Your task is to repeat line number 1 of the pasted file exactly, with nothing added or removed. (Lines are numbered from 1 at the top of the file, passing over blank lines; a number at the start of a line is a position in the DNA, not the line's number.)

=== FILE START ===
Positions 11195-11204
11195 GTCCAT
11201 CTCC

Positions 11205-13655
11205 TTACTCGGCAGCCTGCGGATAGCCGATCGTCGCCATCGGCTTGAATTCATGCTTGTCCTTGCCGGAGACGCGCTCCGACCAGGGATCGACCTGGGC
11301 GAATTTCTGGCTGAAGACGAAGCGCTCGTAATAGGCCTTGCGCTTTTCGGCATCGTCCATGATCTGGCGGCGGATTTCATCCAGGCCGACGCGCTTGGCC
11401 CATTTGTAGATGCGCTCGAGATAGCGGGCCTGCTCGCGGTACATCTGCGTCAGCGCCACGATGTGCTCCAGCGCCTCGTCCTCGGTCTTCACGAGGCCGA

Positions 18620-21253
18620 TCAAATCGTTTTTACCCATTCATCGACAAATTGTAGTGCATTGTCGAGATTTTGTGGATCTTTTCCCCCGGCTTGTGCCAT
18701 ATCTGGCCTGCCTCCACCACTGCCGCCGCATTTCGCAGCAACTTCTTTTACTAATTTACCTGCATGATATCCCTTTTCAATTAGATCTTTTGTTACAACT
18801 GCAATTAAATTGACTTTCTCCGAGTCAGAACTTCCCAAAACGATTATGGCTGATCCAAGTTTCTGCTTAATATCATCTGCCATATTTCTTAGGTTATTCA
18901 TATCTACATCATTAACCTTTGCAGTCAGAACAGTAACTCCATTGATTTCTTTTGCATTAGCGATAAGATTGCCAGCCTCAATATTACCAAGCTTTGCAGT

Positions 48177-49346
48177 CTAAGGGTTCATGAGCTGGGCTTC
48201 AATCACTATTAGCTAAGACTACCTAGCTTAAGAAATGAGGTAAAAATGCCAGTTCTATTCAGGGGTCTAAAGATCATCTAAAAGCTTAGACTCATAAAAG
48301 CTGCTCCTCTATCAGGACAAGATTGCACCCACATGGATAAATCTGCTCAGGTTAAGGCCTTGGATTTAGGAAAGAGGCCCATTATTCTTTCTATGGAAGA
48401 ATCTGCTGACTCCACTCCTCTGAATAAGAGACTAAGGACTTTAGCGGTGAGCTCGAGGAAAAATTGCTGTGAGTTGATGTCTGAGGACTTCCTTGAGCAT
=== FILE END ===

Positions 11195-11204